Mr Sonapatki read a message from John Taylor Caldwell. It said, “ I am pleased to learn that a plaque and a bust will be erected to perpetuate the memory of Veer Savarkar. My association with Savarkar was through my senior colleague Guy Aldred.”
“ In 1910, Aldred and Savarkar shared the same prison; Aldred for printing a banned Indian Nationalist paper, and Savarkar awaiting deportation to India to face trial for waging war against His Majesty’s Government.”
“The friendship between the two lasted over fifty years. They both believed in an ultimate universal state embracing all mankind, and wherein all men and women would be equal citizens.”
Mr Sonapatki also said, “ What a wonderful coincidence that in this Parliament, once the British Prime Minister Lord Salisbury declared ‘we must bleed India and the lancets should be applied to those parts where the blood is the thickest.’ And in the very same Parliament, we are paying respects to Veer Savarkar who played a great part in the Indian freedom struggle from the British rule.”
Concluding the ceremony, Mr Godbole thanked all the participants and contributors. He specially thanked councillor Norman Howard of Greater London Council (GLC) by whose efforts the council has agreed to put up a plaque on India House in London where Savarkar lived during 1906-09. Godbole also said that in the 1960s, due to Savarkar’s inspiration, a well-known universal prayer was formalised, to be sung at such functions. The meeting ended with that prayer sung by Mrs Barve namely, sarva mangala mangalyam devi sarvartha sadhikam
Dr Lakshmi Sehgal, formerly Captain Lakshmi, of Rani Jhansi Regiment of Subhashchandra Bose’s Indian National Army – saw Prem Vaidya’s documentary on Savarkar and commented, “It should be widely shown to children all over the country.”
A commemorative plaque of Veer Savarkar was fixed by the GLC on the house, previously known as ‘India House’ where Savarkar had stayed. It was inaugurated by Labour Party Peer Lord Fenner Brockway aged 97. People in the audience requested him to sit in chair while addressing the crowd. He refused, stood up and spoke eloquently for three minutes. He said, “ I am proud to unveil this plaque but this should have been done your Prime Minister Rajiv Gandhi.”
Sunil Gavaskar, the famous Indian cricketer was also present. He considered it a great honour to witness the ceremony.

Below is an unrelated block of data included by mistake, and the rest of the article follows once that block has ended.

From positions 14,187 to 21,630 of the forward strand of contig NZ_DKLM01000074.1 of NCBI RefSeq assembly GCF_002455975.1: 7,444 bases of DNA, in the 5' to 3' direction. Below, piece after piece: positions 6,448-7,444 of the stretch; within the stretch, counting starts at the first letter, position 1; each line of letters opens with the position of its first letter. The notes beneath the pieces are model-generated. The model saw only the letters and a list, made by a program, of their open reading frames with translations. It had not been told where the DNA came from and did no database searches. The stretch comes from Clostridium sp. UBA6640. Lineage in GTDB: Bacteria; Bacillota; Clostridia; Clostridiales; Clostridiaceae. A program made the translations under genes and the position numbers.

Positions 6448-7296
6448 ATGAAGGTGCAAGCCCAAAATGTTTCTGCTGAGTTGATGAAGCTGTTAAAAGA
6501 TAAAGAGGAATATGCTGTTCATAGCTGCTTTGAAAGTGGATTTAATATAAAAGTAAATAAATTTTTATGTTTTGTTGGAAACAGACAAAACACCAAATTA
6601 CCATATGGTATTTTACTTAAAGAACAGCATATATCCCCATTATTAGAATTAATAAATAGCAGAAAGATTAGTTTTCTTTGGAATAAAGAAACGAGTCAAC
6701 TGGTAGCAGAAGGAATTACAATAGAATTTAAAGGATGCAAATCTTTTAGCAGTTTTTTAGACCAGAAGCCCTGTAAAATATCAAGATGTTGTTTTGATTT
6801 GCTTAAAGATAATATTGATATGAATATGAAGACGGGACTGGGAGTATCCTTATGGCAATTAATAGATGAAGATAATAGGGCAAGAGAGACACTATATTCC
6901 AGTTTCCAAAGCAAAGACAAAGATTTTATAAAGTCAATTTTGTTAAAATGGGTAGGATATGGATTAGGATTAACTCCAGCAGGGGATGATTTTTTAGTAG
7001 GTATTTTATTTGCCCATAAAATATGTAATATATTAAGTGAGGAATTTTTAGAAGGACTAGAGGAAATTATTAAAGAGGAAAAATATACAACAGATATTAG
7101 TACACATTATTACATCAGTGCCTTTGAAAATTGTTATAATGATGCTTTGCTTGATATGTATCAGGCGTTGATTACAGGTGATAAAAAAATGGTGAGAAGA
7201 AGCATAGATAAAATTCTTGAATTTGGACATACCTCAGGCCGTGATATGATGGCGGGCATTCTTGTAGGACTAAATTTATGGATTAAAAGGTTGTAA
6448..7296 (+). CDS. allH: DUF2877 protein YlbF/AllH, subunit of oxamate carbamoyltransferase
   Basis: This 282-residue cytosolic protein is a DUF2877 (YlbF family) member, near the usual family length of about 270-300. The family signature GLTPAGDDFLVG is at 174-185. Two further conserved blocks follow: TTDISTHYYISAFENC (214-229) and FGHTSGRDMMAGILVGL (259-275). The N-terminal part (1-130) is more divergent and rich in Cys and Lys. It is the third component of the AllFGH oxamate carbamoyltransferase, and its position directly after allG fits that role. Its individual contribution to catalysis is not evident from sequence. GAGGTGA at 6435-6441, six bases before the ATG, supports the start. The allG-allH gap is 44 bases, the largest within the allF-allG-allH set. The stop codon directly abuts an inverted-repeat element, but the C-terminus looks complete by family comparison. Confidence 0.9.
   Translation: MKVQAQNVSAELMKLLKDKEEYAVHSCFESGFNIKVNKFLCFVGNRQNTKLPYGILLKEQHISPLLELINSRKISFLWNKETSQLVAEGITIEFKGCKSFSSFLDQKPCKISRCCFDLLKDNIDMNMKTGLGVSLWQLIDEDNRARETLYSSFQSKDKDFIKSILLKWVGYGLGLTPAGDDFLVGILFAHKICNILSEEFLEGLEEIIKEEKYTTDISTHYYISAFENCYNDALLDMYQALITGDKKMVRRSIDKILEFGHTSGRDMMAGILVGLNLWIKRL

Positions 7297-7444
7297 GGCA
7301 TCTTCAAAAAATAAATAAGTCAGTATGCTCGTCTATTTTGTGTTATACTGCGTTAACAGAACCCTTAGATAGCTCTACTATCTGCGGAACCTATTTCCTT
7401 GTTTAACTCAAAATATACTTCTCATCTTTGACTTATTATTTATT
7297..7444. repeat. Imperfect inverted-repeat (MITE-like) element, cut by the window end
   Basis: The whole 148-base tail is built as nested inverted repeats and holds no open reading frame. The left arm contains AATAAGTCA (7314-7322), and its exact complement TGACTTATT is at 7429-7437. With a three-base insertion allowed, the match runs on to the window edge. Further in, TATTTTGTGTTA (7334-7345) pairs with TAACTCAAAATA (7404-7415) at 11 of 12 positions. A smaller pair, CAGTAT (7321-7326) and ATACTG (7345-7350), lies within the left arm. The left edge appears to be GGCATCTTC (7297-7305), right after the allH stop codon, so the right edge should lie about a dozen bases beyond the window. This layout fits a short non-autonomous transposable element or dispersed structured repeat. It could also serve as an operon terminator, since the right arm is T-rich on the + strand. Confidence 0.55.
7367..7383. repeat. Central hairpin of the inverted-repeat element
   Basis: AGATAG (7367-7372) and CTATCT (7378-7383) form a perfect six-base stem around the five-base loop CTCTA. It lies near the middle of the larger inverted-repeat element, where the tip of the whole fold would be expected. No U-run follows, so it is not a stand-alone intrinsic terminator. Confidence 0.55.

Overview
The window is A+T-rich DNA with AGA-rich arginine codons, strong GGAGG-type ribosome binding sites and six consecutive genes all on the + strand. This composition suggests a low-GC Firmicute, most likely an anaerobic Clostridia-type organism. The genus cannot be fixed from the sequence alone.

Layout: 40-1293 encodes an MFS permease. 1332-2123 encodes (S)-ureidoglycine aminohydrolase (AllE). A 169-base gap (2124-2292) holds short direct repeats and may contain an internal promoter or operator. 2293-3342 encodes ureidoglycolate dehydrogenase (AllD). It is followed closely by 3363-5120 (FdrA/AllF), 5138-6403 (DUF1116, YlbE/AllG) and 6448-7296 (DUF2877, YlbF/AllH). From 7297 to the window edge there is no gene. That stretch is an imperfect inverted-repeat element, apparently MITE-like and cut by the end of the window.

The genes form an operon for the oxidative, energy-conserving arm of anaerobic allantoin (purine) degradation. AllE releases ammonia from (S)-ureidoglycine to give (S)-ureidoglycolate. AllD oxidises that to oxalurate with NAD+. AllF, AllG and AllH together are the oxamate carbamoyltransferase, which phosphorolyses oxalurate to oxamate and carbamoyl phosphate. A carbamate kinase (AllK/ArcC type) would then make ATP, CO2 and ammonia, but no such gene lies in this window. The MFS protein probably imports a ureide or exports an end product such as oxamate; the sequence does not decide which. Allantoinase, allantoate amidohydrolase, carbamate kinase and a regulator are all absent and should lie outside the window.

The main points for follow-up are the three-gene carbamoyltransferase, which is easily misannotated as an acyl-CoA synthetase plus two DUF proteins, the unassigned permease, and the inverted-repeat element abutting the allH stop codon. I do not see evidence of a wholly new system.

BBC broadcast this news on the programme Nayi Jindgai Naya jeevan.
Prem Vaidya, producer of documentary on Savarkar received the following letter from Shri K Prabhakar Rao, Governor of Maharashtra after screening two documentaries : Against the current and Veer Savarkar.
“… I greatly enjoyed seeing these films and felt that both of them have considerable potential for being used as effective material with a view to acquainting the younger generation with freedom-struggle and the spirit of adventure.
The technical quality of the films and the sensitive manner in which the subject has been dealt with was particularly impressive.
I trust you would be able to persuade the concerned authorities in the Central and State Governments to arrange for the exhibition of these films in educational and other institutions at an increasing scale, both in Maharashtra as well as in other States of the country.
I would also suggest that you could undertake a series of films on freedom-fighters and various episodes in the struggle for independence. Such material will, I am sure, help to inspire contemporary and future generations of Indians
And also comprise an excellent historical record. “
( Governor’s letter ref 796/PS/G/85)
Barrister Vitthalrao Gadgil was a minister in the cabinets of Indira Gandhi and also Rajiv Gandhi. He wrote an article about Savarkar’s case at the International Court of Justice at The Hague in 1911. He said, “I am publishing this judgement to show my deep respect for Savarkar.” It was published in a Special issue of Savarkar Pratishthan of Mumbai.
28 May – Presentation of the first Veer Savarkar Award for promotion of national security awareness and strategic thinking. At the award ceremony General Roy Chaudhuri referred to his visit to the Andaman Cellular jail and the cell where Savarkar was kept in confinement. General Chaudhuri said that the list of people, who were banished to the Kala Pani and suffered for their patriotism is incomplete. Not all names have been traced and inscribed there. The army chief pleaded for their recognition to all those, who undertook the armed struggle for India’s independence.
(Ref :- The Times of India June 2, 1997)
Compiled by Dr V S Godbole on 10 May 2003, revised 12 August 03,
20 January, 4 July, 19 September, 13 and 16 November, 12 and 26 December 2004, 9 January, 5, 7, 15, 22 and 29 April 2005.